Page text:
that the DCC database be treated as containing sensitive information and
to not put the most private information in the DCC database. Given the
contents of a message, one might determine whether that message has been
received by a system that subscribes to the DCC. Guesses about the
sender and addressee of a message can also be validated if the checksums
of the message have been sent to a DCC server.
Because the DCC is distributed, organizations can operate their own DCC
servers, and configure them to share or "flood" only the checksums of
bulk mail that is not in local whitelists.
DCC clients should not report the checksums of messages known to be pri-
vate to a DCC server. For example, checksums of messages local to a sys-
tem or that are otherwise known a priori to not be unsolicited bulk
should not be sent to a remote DCC server. This can accomplished by
adding entries for the sender to the client's local whitelist file.
Client whitelist files can also include entries for email recipients
whose mail should not be reported to a DCC server.
Whenever considering security, one must first consider the risks. The
worst DCC security problems are unauthorized commands to a DCC service,
denial of the DCC service, and corruption of DCC data. The worst that
can be done with remote commands to a DCC server is to turn it off or
otherwise cause it to stop responding. The DCC is designed to fail
gracefully, so that a denial of service attack would at worst allow
delivery of mail that would otherwise be rejected. Corruption of DCC
data might at worst cause mail that is already somewhat "bulk" by virtue
of being received by two or more people to appear have higher recipient
numbers. Since DCC users must whitelist all sources of legitimate bulk
mail, this is also not a concern. Such security risks should be
addressed, but only with defenses that don't cost more than the possible
damage from an attack.
The DCC must contend with senders of unsolicited bulk mail who resort to
unlawful actions to express their displeasure at having their advertising
blocked. Because the DCC protocol is based on UDP, an unhappy advertiser
could try to flood a DCC server with packets supposedly from subscribers
or non-subscribers. DCC servers defend against that attack by rate-lim-
iting requests from anonymous users.
Also because of the use of UDP, clients must be protected against forged
answers to their queries. Otherwise an unsolicited bulk mail advertiser
could send a stream of "not spam" answers to an SMTP client while simul-
taneously sending mail that would otherwise be rejected. This is not a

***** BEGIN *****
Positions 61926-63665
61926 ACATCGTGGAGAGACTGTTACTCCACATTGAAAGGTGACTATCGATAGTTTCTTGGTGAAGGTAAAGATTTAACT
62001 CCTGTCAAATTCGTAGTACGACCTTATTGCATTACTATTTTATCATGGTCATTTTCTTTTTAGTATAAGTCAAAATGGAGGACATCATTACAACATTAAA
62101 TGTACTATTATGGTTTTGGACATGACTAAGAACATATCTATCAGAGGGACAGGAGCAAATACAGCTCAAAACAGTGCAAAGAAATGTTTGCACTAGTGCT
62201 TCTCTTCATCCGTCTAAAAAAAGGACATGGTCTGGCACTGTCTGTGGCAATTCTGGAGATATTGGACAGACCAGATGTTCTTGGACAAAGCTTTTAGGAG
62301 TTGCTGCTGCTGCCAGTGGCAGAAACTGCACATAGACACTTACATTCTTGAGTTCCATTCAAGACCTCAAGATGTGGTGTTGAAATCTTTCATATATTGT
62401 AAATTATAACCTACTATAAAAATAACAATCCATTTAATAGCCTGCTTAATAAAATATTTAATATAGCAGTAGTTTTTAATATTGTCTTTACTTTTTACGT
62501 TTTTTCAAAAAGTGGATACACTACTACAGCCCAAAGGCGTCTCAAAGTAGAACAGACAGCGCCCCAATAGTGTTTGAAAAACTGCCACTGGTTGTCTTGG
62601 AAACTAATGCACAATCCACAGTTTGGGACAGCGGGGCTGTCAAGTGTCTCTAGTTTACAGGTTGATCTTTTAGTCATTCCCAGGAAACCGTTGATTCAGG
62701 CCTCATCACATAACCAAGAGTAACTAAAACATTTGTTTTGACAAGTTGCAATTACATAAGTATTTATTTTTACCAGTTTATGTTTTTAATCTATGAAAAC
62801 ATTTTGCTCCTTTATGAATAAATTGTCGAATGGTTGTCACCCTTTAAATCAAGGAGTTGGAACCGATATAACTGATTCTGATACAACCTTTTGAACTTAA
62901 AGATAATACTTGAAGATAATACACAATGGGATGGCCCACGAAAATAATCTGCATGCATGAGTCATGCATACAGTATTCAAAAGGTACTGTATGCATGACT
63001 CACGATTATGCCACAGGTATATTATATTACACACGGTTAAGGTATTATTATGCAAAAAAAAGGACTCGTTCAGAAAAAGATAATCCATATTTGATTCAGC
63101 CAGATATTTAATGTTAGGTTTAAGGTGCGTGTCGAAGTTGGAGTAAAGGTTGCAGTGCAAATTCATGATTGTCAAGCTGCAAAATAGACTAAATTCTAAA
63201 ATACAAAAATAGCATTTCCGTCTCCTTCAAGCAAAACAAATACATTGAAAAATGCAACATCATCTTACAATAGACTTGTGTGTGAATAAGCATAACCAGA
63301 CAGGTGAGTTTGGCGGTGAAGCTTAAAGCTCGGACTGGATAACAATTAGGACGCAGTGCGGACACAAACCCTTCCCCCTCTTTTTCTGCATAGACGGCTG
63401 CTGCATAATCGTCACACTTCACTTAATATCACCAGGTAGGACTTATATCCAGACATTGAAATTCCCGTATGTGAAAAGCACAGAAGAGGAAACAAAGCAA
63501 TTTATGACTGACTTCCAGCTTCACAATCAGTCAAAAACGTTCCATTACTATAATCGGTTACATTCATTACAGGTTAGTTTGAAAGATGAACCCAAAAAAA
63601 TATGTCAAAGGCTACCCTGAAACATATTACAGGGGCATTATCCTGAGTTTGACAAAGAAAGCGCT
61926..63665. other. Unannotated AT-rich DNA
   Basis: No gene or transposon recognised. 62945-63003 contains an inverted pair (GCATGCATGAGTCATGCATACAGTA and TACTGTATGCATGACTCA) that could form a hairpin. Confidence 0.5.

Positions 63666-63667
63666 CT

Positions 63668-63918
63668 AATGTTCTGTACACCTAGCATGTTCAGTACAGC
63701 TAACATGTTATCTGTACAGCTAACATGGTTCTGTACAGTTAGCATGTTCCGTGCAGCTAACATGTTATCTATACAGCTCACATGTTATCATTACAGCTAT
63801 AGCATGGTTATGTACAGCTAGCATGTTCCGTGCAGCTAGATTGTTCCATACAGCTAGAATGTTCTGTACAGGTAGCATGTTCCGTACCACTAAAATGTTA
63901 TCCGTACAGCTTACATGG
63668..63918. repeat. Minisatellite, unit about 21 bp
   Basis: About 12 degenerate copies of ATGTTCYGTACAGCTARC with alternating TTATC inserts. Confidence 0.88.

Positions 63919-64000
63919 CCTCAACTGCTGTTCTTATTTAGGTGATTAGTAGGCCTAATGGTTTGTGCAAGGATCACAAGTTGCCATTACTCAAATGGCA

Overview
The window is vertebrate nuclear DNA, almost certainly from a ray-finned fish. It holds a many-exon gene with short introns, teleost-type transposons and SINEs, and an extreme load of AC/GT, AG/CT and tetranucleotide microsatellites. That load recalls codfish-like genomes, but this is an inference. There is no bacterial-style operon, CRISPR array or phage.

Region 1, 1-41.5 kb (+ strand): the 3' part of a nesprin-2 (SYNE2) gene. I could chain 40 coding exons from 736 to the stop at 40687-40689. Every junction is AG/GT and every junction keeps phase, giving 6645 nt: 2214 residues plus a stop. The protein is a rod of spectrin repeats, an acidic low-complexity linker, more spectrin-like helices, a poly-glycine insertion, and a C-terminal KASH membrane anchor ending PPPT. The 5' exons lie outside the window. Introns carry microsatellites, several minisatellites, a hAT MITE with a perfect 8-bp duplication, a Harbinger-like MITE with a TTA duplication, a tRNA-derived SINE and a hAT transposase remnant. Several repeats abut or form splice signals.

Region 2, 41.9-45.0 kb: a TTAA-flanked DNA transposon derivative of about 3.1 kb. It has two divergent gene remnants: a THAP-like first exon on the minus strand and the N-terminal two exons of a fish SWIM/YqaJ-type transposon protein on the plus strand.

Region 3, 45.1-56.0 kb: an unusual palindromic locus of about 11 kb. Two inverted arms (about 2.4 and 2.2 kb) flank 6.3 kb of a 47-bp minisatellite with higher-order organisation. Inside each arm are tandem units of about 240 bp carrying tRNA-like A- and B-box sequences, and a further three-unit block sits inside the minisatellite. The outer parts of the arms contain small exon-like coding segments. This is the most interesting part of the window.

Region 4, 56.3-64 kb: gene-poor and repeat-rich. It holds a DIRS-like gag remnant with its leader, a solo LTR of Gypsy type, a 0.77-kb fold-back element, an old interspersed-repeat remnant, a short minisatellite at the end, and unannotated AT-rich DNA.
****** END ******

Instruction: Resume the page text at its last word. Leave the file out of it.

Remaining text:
problem for authenticated clients of the DCC because they share a secret
with the DCC. Unauthenticated, anonymous DCC clients do not share any
secrets with the DCC, except for unique and unpredictable bits in each
query or report sent to the DCC. Therefore, DCC servers cryptographi-
cally sign answers to unauthenticated clients with bits from the corre-
sponding queries. This protects against attackers that do not have
access to the stream of packets from the DCC client.
The passwords or shared secrets used in the DCC client and server pro-
grams are "cleartext" for several reasons. In any shared secret authen-
tication system, at least one party must know the secret or keep the
secret in cleartext. You could encrypt the secrets in a file, but
because they are used by programs, you would need a cleartext copy of the
key to decrypt the file somewhere in the system, making such a scheme
more expensive but no more secure than a file of cleartext passwords.
Asymmetric systems such as that used in UNIX allow one party to not know
the secrets, but they must be and are designed to be computationally
expensive when used in applications like the DCC that involve thousands
or more authentication checks per second. Moreover, because of "dictio-
nary attacks," asymmetric systems are now little more secure than keeping
passwords in cleartext. An adversary can compare the hash values of com-
binations of common words with /etc/passwd hash values to look for bad
passwords. Worse, by the nature of a client/server protocol like that
used in the DCC, clients must have the cleartext password. Since it is
among the more numerous and much less secure clients that adversaries